Home Value

Get more out of your home by using it to pay for expenses

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Fact checked by Catherine Gianaro

 

I’m in my late 50s, and I have retirement on my mind. I worry about whether I’m saving enough, whether I’ll outlive my savings. And I know I’m not alone.

With people living longer and the ever-increasing cost of healthcare, these are not insignificant concerns. In fact, many older homeowners are turning to an unexpected source of funding to help pay for healthcare: the equity in their homes.

While every person’s situation is unique, a better understanding of the various options can help those facing this decision.

Different Ways to Access Your Equity

Recent statistics from the investment firm Fidelity show that the average 65-year-old can expect to spend $157,500 on health and medical expenses during retirement. If you own your home and have limited resources, you may need the equity you have in it to help pay for those expenses (or other ones). Some of the ways to access equity in your home include:

· Reverse mortgage loans

· Home equity loans

· Selling your home to a third party

· Selling your home to your adult children

 

Let’s take a closer look at each option.

 

Reverse mortgage

What to know: A reverse mortgage is a program for people over age 62, to gain access to the equity in their home, says Terri Brady, reverse mortgage loan specialist at One Trust Home Loans in Chicago. Eligibility depends on three variables: your age, your home’s value, and current interest rates.

“It’s the same idea of a home equity loan, but it gets paid back when you are no longer in the home.” Once the reverse mortgage is set up, you can opt to receive a monthly payment, take a lump sum at the closing, or withdraw money as needed.

Reverse mortgages haven’t always had the best reputation, but the reverse mortgage program was revamped from 2008 to 2015 to help protect borrowers. Look for an experienced lender who specializes in reverse mortgages and will work with you even after the closing, Brady says. To qualify, you must show the ability to maintain the property and pay property taxes and homeowner’s insurance. Costs associated with getting a reverse loan — like the title and recording fees, and the mortgage insurance and lender fees — are embedded in the loan itself.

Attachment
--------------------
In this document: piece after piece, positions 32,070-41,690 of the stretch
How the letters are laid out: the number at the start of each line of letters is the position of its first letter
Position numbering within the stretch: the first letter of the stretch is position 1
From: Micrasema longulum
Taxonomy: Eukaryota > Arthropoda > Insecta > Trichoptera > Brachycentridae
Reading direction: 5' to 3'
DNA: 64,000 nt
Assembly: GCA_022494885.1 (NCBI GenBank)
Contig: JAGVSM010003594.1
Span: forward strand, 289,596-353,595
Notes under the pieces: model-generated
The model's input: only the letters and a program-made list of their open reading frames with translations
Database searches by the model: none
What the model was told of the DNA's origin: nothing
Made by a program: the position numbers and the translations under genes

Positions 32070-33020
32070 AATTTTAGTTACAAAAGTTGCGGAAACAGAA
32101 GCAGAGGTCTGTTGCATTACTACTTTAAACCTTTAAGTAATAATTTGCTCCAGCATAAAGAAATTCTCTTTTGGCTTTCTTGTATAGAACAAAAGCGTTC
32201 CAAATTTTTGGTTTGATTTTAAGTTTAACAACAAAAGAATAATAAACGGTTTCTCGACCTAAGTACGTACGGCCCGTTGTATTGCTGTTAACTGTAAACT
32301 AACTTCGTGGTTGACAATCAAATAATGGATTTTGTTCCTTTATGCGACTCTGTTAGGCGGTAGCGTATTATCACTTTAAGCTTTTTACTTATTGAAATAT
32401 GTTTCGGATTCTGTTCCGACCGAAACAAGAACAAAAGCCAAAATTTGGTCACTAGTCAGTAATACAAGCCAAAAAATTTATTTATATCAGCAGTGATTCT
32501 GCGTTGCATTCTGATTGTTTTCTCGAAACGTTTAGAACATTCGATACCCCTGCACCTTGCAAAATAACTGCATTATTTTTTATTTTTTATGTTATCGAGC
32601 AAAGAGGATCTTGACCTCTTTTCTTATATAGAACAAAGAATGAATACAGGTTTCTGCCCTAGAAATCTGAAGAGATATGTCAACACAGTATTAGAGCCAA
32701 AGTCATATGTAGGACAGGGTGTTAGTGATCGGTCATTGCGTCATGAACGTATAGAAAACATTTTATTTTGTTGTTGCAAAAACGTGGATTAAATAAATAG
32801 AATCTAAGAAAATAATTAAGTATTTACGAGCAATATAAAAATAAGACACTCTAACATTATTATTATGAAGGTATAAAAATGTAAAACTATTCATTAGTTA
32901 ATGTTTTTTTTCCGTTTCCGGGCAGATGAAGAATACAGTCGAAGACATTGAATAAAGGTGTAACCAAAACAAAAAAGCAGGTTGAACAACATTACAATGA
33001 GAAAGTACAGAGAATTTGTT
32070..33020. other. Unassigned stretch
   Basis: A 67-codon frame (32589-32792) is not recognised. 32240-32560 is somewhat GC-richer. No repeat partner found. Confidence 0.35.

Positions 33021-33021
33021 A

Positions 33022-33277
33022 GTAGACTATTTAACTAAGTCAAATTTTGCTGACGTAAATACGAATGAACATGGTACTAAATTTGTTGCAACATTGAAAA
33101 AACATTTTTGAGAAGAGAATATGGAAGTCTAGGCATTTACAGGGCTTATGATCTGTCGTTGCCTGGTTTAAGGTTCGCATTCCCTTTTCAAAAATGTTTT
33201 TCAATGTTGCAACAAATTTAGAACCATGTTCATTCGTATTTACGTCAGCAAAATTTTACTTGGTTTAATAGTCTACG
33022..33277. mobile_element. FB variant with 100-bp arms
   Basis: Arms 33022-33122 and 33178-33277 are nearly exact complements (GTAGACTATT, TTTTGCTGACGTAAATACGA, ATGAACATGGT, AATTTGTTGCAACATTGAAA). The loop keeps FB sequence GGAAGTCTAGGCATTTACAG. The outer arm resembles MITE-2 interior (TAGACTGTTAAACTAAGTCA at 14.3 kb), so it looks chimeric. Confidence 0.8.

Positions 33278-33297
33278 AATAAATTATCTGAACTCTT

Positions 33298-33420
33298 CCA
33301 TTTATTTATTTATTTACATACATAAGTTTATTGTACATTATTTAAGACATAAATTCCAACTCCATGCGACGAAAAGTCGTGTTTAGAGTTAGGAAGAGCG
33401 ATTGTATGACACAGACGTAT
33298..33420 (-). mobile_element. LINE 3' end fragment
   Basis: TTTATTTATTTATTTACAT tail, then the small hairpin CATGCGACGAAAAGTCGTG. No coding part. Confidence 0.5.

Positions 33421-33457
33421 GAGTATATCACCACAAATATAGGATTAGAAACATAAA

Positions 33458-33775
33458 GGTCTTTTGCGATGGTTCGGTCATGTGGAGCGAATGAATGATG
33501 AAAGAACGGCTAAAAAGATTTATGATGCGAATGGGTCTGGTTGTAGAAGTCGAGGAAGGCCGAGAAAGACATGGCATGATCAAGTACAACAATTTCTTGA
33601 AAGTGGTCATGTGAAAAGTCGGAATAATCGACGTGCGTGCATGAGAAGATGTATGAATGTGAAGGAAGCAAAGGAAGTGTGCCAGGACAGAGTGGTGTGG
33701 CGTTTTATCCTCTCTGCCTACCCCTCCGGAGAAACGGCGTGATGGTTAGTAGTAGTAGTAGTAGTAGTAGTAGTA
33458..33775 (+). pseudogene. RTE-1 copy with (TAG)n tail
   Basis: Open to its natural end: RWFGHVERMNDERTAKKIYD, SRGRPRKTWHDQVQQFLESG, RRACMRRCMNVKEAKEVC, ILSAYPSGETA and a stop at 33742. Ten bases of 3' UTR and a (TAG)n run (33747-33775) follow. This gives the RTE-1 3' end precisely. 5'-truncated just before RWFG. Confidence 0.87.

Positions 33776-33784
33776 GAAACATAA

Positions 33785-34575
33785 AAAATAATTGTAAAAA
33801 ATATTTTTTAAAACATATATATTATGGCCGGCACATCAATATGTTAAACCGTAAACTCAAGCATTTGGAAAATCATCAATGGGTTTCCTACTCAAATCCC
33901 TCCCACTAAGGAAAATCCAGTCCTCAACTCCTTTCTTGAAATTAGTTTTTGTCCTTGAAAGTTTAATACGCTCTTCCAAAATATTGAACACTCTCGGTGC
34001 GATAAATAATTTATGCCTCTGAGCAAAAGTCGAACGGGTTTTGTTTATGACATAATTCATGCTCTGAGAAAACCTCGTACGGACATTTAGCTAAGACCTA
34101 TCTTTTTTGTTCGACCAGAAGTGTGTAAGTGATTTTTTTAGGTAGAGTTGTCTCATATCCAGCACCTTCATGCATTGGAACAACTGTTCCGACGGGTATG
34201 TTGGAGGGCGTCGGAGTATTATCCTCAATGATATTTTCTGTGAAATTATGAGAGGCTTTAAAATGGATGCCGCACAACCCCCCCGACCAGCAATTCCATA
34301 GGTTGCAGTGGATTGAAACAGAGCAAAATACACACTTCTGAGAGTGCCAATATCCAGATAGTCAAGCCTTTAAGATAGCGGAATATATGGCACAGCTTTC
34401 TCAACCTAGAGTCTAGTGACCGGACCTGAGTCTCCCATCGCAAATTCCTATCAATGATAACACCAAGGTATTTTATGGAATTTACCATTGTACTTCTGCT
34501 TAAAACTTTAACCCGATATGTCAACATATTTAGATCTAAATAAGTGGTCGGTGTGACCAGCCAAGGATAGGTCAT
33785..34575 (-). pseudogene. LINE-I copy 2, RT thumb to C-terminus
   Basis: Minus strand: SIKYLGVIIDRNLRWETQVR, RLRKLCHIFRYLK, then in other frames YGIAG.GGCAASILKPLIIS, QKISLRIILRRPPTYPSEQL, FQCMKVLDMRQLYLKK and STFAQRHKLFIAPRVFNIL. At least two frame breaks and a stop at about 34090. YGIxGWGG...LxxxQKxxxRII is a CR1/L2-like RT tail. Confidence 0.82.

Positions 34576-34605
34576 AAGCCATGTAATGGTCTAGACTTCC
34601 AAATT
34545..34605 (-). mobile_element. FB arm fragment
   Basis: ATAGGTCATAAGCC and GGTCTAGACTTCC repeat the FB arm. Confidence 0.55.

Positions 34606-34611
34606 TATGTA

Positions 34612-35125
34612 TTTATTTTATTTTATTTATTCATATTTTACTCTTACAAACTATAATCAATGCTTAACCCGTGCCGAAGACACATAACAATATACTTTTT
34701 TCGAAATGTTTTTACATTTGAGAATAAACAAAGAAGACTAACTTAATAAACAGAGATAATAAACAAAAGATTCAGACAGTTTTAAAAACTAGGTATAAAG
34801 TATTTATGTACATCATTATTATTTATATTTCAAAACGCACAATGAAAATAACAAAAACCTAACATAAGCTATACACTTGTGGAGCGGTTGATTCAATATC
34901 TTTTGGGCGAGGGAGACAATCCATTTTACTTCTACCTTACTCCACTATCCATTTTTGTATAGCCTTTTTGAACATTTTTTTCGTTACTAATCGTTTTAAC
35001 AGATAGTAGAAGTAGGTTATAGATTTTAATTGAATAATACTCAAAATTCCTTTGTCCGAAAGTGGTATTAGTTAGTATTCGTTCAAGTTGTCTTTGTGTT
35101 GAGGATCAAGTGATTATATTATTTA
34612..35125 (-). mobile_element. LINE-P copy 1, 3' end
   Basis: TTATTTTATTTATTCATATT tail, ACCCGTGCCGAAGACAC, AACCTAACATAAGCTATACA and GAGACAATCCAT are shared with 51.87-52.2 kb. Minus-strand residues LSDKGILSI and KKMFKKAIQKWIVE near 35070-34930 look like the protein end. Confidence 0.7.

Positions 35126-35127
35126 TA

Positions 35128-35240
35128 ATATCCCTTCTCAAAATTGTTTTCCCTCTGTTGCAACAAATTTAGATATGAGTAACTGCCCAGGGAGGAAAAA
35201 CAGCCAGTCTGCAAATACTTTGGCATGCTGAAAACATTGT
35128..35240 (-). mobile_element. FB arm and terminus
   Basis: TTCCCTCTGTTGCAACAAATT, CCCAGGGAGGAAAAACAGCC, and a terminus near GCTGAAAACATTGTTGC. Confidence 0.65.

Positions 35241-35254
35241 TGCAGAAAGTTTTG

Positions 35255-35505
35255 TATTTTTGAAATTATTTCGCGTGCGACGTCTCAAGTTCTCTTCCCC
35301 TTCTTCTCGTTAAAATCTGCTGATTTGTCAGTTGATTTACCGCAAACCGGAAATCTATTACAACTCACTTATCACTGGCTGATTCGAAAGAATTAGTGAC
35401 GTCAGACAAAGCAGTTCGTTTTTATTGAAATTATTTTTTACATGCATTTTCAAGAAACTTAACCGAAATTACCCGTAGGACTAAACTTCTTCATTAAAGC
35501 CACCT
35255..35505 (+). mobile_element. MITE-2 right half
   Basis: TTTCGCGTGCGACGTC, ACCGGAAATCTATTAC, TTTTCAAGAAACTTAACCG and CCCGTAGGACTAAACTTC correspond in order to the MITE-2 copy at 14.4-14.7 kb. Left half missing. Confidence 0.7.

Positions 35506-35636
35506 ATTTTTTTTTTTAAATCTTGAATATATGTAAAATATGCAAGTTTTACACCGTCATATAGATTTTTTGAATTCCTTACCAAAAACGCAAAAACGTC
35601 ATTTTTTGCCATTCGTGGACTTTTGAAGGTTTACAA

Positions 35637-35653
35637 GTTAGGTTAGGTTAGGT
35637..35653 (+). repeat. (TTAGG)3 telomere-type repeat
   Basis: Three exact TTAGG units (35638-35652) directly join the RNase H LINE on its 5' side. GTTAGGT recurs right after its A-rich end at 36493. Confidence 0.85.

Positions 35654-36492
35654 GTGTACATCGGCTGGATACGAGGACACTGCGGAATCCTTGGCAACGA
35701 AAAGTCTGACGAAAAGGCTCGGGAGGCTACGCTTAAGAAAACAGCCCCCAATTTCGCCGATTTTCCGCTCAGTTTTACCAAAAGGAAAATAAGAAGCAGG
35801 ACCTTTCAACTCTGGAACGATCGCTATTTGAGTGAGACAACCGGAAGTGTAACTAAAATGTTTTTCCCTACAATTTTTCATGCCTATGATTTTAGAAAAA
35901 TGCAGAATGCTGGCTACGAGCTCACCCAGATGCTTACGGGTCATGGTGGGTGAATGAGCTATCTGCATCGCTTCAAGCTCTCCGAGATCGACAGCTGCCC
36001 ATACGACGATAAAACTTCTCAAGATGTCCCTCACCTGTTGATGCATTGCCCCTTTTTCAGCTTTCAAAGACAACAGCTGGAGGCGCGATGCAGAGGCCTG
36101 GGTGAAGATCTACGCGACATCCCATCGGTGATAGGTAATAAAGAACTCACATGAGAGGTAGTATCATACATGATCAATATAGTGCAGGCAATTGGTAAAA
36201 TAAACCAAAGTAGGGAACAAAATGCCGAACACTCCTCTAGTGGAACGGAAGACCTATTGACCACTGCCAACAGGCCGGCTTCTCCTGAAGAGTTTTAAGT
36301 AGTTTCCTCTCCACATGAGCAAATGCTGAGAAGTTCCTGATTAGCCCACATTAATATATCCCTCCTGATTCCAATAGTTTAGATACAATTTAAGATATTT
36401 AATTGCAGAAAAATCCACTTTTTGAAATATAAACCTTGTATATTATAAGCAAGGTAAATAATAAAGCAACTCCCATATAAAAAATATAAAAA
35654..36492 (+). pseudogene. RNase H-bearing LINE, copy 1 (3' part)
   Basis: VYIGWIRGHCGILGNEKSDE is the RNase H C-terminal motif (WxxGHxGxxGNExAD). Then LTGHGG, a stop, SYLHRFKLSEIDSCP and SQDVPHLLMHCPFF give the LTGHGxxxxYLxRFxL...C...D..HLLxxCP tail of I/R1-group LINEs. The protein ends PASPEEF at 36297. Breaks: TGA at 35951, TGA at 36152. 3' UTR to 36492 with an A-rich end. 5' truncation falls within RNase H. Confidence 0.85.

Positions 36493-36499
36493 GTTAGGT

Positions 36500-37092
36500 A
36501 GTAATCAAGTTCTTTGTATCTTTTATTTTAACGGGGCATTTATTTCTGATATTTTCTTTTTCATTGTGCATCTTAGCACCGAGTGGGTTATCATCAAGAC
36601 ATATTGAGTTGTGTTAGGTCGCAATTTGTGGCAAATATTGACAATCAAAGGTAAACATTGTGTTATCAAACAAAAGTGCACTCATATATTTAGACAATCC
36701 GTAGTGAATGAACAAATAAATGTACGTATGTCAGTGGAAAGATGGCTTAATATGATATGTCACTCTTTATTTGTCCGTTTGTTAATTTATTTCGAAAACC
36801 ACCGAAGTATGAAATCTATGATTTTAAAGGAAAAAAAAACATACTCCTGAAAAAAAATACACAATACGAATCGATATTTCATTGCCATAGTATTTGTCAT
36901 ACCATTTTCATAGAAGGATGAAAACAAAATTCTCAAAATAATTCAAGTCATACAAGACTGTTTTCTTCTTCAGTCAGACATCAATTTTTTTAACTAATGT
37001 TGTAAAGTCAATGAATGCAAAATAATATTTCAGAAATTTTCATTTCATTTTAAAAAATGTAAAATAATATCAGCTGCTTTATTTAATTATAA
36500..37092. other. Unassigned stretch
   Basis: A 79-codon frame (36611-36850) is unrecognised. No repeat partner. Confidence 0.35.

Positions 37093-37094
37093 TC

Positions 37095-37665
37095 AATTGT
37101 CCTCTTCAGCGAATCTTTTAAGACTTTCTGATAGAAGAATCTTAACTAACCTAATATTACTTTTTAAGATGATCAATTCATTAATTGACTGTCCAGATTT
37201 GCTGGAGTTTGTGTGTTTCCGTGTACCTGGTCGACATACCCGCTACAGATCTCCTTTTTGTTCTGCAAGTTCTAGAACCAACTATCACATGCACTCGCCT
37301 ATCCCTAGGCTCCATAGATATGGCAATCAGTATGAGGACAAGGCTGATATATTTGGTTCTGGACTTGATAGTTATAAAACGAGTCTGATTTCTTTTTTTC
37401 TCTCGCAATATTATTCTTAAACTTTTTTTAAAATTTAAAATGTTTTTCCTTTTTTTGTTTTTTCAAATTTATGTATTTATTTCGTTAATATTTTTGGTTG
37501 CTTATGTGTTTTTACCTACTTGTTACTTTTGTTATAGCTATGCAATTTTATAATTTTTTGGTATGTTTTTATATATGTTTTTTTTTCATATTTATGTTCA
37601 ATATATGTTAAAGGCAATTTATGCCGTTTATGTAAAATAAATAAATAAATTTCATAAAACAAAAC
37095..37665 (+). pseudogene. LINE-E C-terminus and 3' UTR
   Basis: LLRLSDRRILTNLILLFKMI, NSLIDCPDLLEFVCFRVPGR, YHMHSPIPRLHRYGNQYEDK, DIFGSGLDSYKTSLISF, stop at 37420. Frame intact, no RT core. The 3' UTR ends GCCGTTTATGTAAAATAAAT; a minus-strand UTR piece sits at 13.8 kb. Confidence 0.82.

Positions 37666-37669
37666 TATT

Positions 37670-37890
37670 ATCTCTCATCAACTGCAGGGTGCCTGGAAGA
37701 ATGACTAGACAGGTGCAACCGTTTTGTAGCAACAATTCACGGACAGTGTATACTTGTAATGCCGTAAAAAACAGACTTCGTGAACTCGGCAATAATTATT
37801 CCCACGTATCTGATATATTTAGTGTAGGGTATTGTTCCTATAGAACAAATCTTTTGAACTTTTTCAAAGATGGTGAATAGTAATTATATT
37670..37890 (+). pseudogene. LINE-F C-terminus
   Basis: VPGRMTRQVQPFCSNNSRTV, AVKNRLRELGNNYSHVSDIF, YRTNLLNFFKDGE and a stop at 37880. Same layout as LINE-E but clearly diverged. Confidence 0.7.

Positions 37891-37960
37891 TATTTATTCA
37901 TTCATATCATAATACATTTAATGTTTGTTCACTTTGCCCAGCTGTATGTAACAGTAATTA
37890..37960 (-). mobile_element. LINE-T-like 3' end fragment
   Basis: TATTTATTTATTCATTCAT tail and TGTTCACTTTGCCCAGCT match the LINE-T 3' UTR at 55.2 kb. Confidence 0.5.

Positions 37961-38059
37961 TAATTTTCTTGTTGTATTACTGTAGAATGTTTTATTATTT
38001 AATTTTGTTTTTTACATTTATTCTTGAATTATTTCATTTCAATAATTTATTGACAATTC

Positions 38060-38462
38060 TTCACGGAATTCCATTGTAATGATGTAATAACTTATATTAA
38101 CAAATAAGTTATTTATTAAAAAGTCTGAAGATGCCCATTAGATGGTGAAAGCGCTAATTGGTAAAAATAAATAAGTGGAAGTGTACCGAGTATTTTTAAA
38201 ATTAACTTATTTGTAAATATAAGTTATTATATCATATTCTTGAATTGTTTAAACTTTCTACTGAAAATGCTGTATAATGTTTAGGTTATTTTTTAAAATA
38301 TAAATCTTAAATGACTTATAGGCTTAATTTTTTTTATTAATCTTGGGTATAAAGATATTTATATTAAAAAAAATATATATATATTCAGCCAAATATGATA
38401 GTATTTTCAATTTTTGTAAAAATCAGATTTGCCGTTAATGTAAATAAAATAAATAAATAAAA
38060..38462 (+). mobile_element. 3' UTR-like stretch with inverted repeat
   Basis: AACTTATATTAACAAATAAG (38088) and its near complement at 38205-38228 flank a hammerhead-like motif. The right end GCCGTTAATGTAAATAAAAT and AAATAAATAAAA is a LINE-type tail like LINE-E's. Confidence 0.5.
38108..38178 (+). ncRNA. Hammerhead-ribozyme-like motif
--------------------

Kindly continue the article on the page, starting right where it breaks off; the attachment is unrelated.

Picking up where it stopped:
Home equity loan

What to know: This option (as with the former) puts your investment in your home to work. Eligibility is determined by your income-to-debt ratio. If your income is limited (which it might be in retirement), you may not qualify for a large home equity loan. Unlike a reverse mortgage, which gets repaid when you leave your home, you must make monthly payments on a home equity loan until it’s paid off.

Selling your home to a third party

What to know: The best way to access equity in your home is to sell it outright. Then you can invest the proceeds into an income-producing instrument like an annuity or another investment, says Meredith Banta, realtor and senior real estate specialist at @properties Christie’s International Real Estate in Chicago. Before you do that, though, “start with market analysis: What is the house worth?” Banta says. “Is there a mortgage that you have to pay off? How much cash flow will you get from the sale?”

It’s not only financial issues that factor in. People often struggle with the idea of leaving their homes, especially if they’ve lived there for decades and raised families there. “You have to think about what your idea of ‘home’ is,” Banta says. “You may have to redefine that.”

Homeowners must also clean, organize, update, and stage their homes for sale, which can be stressful and time-consuming.

Selling your home to children or other relatives

What to know: This option keeps it in the family, literally, and can be an appealing choice for that reason. However, the numbers have to work, Banta says. “To me, the issue would be: Are the children willing and capable financially to pay the parents their fair market value? The parents should not be sacrificing. They need the money, and the home is supposed to be an asset that provides for the parents.”

Choosing the Right Option

Once you know your options, think about your potential healthcare needs and how you’ll pay for them. Do you want to age in place? Or do you plan to sell your home to downsize or move to an assisted living facility in the near future? Do you have adult children who would like to purchase the family home or who can help support you to stay there as long as you want?

Consider factors including:

  Your health (and that of your partner or spouse)

  How long you plan to stay in your home

  Your current financial situation, including whether you can afford to maintain your home

  How much work your home may need for you to age in place

  Local support (friends, family, caregivers)

 

Finally, keep in mind that you may need more money than expected; a health crisis can quickly eat up your savings.

“Ninety percent of people have no idea of what their later life could cost them,” Brady says.

Consider your home as one piece of your larger financial picture, and talk to your financial adviser — and your family. A thorough understanding of all your options can help you make the decision that works best for you.


Originally published in the Summer/Fall 2024 print issue